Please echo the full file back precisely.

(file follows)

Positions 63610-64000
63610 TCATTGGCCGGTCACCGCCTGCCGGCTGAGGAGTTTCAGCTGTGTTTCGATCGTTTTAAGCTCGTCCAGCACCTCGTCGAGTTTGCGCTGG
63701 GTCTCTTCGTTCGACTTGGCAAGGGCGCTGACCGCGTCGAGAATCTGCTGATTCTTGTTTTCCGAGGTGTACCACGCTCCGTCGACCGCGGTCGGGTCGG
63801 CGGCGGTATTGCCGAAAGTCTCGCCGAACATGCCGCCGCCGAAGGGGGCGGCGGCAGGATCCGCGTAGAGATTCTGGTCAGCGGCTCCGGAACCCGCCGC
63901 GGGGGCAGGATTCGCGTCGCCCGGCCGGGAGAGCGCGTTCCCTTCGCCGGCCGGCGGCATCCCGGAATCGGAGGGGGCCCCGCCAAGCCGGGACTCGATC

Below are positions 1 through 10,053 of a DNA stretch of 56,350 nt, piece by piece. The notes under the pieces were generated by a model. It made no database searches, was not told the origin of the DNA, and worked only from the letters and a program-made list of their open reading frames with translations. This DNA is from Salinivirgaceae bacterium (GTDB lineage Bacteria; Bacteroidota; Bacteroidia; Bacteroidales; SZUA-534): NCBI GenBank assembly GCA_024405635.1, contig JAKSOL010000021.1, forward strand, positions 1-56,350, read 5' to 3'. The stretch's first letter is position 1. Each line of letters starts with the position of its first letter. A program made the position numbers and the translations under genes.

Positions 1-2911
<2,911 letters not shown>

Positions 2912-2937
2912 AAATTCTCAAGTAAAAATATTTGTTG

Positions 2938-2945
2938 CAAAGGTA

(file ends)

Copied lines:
Positions 63610-64000
63610 TCATTGGCCGGTCACCGCCTGCCGGCTGAGGAGTTTCAGCTGTGTTTCGATCGTTTTAAGCTCGTCCAGCACCTCGTCGAGTTTGCGCTGG
63701 GTCTCTTCGTTCGACTTGGCAAGGGCGCTGACCGCGTCGAGAATCTGCTGATTCTTGTTTTCCGAGGTGTACCACGCTCCGTCGACCGCGGTCGGGTCGG
63801 CGGCGGTATTGCCGAAAGTCTCGCCGAACATGCCGCCGCCGAAGGGGGCGGCGGCAGGATCCGCGTAGAGATTCTGGTCAGCGGCTCCGGAACCCGCCGC
63901 GGGGGCAGGATTCGCGTCGCCCGGCCGGGAGAGCGCGTTCCCTTCGCCGGCCGGCGGCATCCCGGAATCGGAGGGGGCCCCGCCAAGCCGGGACTCGATC

Below are positions 1 through 10,053 of a DNA stretch of 56,350 nt, piece by piece. The notes under the pieces were generated by a model. It made no database searches, was not told the origin of the DNA, and worked only from the letters and a program-made list of their open reading frames with translations. This DNA is from Salinivirgaceae bacterium (GTDB lineage Bacteria; Bacteroidota; Bacteroidia; Bacteroidales; SZUA-534): NCBI GenBank assembly GCA_024405635.1, contig JAKSOL010000021.1, forward strand, positions 1-56,350, read 5' to 3'. The stretch's first letter is position 1. Each line of letters starts with the position of its first letter. A program made the position numbers and the translations under genes.

Positions 1-2911
<2,911 letters not shown>

Positions 2912-2937
2912 AAATTCTCAAGTAAAAATATTTGTTG

Positions 2938-2945
2938 CAAAGGTA